Rosemary: A Culinary Delight

Author: Winston Craig, MPH, PhD, RD.
rosemary-leaves

Rosemary

Rosemary (Rosmarinus officinalis) is a gardeners delight. It is drought tolerant, requires little fertilizer and always looks crisp and graceful even on a hot summer day. The pine-scented bushy evergreen thrives in sunny locations, and loves well-drained soils. It is native to the sunny hillsides and open valleys along the Mediterranean coast of Portugal, Spain, Morocco and Tunisia.

Rosemary has strongly aromatic, needle-like foliage with small lavender-blue flowers that bloom in clusters in the late spring and early summer. The plant normally grows about 1 to 2 feet tall, but can grow as high as 6 feet. In warmer climates, rosemary does well as a hedge, or as a ground cover for slopes.

Interesting History

Rosemary was well known to the ancient Greeks and Romans. In the ancient world, it had a reputation for improving memory and rejuvenating the spirits. Greek scholars wore garlands of rosemary during examinations in order to improve their memory and concentration. Shakespeare also wrote that rosemary was good for the memory.

An ancient superstition led people to bind rosemary to their legs to relieve themselves of pain from gout. It was often used at funerals, in Christmas decorations, and at weddings. Rosemary was often given to the bride with the hope that she will enjoy a happy marriage.

While rosemary is associated with various legends, it finds common use today as a fragrance in soaps, shampoos, hair conditioners, and bath lotions. The oil is used in perfumery, ointments, cosmetics, and aromatherapy. The dried leaves can also add fragrance to a potpourri.

Culinary Delight

In addition, rosemary is a valuable culinary herb. It is a member of the mint family, which includes other popular seasonings such as basil, oregano, sage, and thyme. Rosemary is a common ingredient in French and Italian dishes. It can be used to flavor stews, entrees, soups, and casseroles, and may be added to various dressings. It is a component of the popular Italian seasoning.

Rosemary can also be tastefully added to dishes that feature potatoes, squash, tomatoes, peas and carrots. When used sparingly, rosemary adds an interesting flavor to cakes, baked apples and biscuits. The flavor of rosemary is at its best when the leaves are harvested at the time the plant is in bloom. The youngest stems contain the leaves that are the most fragrant.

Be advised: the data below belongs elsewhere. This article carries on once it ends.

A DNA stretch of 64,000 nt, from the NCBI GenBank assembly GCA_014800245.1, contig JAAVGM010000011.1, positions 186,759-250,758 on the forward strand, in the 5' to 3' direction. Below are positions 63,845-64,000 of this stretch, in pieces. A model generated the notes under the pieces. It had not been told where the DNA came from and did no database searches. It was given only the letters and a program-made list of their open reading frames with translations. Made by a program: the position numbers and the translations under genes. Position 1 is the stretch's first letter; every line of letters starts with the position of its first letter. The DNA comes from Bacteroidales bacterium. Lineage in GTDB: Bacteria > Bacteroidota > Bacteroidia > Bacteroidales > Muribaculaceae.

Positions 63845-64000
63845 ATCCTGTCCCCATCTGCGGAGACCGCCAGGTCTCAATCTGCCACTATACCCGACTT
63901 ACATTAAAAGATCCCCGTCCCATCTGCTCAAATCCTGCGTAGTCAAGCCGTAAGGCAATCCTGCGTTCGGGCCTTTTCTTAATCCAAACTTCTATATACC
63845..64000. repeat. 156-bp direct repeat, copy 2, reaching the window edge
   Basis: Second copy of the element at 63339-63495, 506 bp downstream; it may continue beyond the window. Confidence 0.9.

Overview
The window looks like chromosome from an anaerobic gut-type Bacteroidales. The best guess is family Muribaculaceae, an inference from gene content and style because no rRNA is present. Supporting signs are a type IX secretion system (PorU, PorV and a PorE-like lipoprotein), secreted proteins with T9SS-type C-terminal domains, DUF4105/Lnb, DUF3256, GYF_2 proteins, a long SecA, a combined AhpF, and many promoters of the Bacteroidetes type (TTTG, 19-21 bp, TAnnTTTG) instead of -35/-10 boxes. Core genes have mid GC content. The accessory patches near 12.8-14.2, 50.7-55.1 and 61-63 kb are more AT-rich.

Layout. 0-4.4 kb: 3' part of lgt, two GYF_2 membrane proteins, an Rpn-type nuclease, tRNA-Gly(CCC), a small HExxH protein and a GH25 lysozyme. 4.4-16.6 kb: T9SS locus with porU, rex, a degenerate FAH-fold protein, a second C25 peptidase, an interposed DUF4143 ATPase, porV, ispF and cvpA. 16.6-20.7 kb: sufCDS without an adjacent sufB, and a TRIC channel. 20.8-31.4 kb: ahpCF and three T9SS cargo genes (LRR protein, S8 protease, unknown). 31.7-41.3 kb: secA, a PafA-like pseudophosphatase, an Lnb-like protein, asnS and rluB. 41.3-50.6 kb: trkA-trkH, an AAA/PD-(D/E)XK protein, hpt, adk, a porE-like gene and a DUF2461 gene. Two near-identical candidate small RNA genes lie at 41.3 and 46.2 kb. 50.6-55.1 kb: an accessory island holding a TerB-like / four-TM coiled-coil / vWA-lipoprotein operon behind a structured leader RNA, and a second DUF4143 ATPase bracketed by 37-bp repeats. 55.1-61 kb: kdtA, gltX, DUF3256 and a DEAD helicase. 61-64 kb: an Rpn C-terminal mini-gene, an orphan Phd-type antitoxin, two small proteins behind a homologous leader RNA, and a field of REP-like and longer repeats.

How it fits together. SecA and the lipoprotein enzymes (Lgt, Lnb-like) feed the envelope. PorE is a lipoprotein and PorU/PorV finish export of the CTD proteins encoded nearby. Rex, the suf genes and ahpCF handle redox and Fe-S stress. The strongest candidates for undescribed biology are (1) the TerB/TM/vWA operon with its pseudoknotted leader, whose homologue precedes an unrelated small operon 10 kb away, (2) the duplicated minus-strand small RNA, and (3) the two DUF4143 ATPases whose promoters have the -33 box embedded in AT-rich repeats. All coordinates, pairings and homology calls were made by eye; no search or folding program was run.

Medicinal Value

The fresh or dried leaves and flowering tops of rosemary are used for a variety of medicinal benefits. In traditional European medicine, rosemary has been used internally as a tonic, stimulant, and as a carminative to treat flatulence. It is also used to treat dyspepsia, mild gastrointestinal upsets, colds, headaches, and nervous tension. In India and China, rosemary leaves are used to treat headaches.

Early in American history rosemary was used as an antispasmodic, to stimulate the appetite and improve digestion. Today, rosemary is recognized for its ability to stimulate bile secretion and for its anti-inflammatory properties. People gargle rosemary tea to help heal mouth ulcers and canker sores.

Rosemary oil can be distilled from the leaves of the plant, mixed with a vegetable oil, and used for massage. Applied externally this oil is used for relief from muscular and arthritic pain. In Europe, rosemary oil is used to treat rheumatic conditions, bruises, and circulatory problems. When applied externally the oil appears to stimulate an increased blood supply. In addition, rosemary oil or some freshly cut sprigs can be added to bath water to soothe aching muscles and joints.

Active constituents

Rosemary leaf contains important phenolic components such as rosmarinic, chlorogenic, and caffeic acids, and a host of health-promoting flavonoids that possess strong antioxidant properties. The terpenoids in rosemary, such as rosmarinic acid, rosmanol, carnosol and ursolic acid provide effective anti-inflammatory benefits, while ursolic acid conveys anti-tumor properties.

The volatile oil of rosemary has some antiseptic properties. It contains a high percentage of 1,8-cineole (providing the fresh eucalyptus-like fragrance), and other major terpenoid components including “-pinene, “-terpineol, and camphor. The pleasant fragrance of rosemary is due largely to the presence of verbenone.

Protective Properties

Rosemary extract has been shown to produce a significant decrease in the incidence of breast tumors that were induced in laboratory animals. Dr Dannenberg recently discovered that carnosol in rosemary extract can protect against cancer. Carnosol blocks the expression of the human gene responsible for making the enzyme COX-2. This enzyme normally plays an important role in the development of colon, breast and other cancers.

The British Herbal Pharmacopoeia reports that rosemary has antibacterial and antispasmodic action. An extract of rosemary can also produce an increase in bile secretion, thus aiding in fat digestion. The German Commission E approves the internal use of rosemary leaf for dyspeptic complaints and the external use as supportive therapy for rheumatic conditions and peripheral circulatory disorders.

Safety Issues

There have been no reports of side effects from the use of rosemary. In addition, there are no interactions with conventional drugs. Care must be taken that rosemary oil be appropriately diluted before applying externally since it can cause irritation to the skin. Rosemary and its oil should be avoided during pregnancy because it may cause an abortion. For internal usage, the normal dosage is about 5 grams of chopped leaf or leaf powder.

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